Many powerful and rich people have abused their power and position and are known to have been involved in land-grabbing, which is a major issue that has put at least 150,000 people at risk of being evicted, according to a survey. Hun Sen has publicly acknowledged that land-grabbers are officials of his ruling party and people in power. In recent years, land-grabbers have used members of the security forces to forcibly evict people from their homes and lands, beating them, destroying their properties and arresting them if they resist. According to one NGO, at least 5,585 families in 2007 were evicted, and nearly 150 people were arrested, one-third of whom are still in prison in 2008.

In February 2008, the Cambodia national police commissioner allegedly ordered the punishment of a police officer who refused to follow an order to cede his land to a senior government minister in a land dispute. This police officer was allegedly illegally arrested, tortured and denied medical treatment.

In the same month, the son of an advisor to a top leader of the country shot at a metal frame builder whose nephew had a brawl with that advisor's other son, but the bullet missed the builder. The builder's nephew was arrested, yet both of the advisor's sons were not. The advisor used his position to arrange with the police and the court for an out-of-court settlement and for the dropping of all charges against his sons, which is illegal under Cambodian law.

Earlier in January the bodyguards of a powerful person were caught on camera grabbing and assaulting the driver of a truck who failed to stop in time to make way for the car of their boss to drive through a busy section of a national highway on the outskirts of Phnom Penh. Yet no investigation has been reported, although the story with the photo of the assault has been published in a leading national newspaper.

Louis Antoine Léon de Saint-Just, a French revolutionary leader in the 18th century, said that France had too many laws but too few institutions and that despotism would not decline until there were more institutions. Cambodia seems to have sufficient laws and institutions to counter despotism, but law enforcement is defective due to defective institutions.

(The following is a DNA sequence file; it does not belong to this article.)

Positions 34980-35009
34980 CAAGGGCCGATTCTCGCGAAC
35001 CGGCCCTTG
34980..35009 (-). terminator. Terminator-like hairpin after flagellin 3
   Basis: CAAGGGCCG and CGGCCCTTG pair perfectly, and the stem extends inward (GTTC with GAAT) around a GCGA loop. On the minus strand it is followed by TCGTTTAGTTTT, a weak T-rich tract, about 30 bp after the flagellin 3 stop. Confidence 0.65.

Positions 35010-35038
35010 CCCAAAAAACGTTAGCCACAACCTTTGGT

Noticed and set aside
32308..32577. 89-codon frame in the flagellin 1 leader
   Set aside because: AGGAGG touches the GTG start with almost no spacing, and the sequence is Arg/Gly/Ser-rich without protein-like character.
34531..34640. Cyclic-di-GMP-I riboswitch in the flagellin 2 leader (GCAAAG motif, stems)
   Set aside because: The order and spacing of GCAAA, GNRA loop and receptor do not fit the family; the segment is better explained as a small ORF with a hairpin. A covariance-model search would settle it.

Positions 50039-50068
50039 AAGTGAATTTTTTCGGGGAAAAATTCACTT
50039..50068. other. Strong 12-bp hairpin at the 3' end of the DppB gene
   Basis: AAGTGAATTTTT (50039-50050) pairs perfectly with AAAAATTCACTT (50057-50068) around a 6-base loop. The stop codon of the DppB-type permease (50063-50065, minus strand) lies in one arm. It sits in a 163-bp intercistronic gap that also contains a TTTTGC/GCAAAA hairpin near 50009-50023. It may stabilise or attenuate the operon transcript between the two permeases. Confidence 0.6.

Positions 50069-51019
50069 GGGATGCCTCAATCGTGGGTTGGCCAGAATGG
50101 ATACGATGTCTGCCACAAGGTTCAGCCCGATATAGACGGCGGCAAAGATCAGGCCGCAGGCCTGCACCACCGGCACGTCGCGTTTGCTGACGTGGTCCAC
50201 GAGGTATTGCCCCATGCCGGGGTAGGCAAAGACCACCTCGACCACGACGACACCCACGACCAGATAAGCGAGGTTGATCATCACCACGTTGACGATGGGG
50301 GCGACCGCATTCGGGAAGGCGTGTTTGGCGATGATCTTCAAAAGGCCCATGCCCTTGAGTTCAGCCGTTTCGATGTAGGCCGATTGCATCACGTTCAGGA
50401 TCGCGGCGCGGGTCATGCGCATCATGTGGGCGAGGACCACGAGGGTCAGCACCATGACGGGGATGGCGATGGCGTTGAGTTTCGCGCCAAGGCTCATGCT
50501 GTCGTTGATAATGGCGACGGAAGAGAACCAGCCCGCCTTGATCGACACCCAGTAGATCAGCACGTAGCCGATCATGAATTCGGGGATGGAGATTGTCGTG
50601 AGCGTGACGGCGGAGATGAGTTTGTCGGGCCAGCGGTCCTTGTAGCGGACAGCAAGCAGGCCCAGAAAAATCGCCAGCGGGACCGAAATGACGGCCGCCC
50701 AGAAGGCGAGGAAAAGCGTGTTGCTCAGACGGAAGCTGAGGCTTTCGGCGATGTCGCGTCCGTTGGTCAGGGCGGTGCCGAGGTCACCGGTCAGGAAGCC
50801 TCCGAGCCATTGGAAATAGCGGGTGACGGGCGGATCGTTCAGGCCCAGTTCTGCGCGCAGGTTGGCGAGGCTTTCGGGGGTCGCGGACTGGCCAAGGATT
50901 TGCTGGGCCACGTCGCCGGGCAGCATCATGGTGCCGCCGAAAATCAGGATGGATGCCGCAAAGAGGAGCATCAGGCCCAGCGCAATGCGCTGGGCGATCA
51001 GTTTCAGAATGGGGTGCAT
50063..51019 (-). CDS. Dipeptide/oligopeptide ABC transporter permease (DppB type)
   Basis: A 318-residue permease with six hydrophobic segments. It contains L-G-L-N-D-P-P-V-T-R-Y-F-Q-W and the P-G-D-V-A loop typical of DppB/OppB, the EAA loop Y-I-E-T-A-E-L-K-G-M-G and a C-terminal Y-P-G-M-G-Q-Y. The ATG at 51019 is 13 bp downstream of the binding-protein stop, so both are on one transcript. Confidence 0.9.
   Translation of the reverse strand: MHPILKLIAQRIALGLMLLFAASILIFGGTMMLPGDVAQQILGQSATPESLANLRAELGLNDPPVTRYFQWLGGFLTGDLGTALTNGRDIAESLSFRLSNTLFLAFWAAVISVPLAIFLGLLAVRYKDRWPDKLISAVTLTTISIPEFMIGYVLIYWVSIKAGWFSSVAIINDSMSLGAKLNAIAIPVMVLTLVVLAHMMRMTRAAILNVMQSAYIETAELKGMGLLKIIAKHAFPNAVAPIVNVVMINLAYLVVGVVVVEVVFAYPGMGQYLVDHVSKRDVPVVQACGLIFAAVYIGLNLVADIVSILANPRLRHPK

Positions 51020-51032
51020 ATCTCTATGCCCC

It is time for the Cambodian government to correct defects in law enforcement and the country's institutions. The Cambodian National Assembly, as the representative of the nation responsible for the formation of the government, should exercise its power to make this government accountable to it. The judiciary should uphold its independence and impartiality and protect the rights and freedoms of all Cambodian citizens. Its members should not be affiliated to any political party, as almost all of them are at the moment.

All other institutions, including the army, the security forces, the civil service, the National Election Committee and the legal profession, should uphold their political neutrality and their impartiality. Above all, the government and the ruling party should respect the independence, political neutrality and impartiality applicable to the country's institutions.
(Lao Mong Hay is currently a senior researcher at the Asian Human Rights Commission in Hong Kong. He was previously director of the Khmer Institute of Democracy in Phnom Penh, Cambodia, and a visiting professor at the University of Toronto in 2003. In 1997, he received an award from Human Rights Watch and the Nansen Medal in 2000 from the United Nations High Commissioner for Refugees.)

Labels: Abuse of power, Cronyism, Dysfunctional democracy, Hun Sen's control of power, Lack of justice, Land-grabbing by the rich and powerful, Lao Mong Hay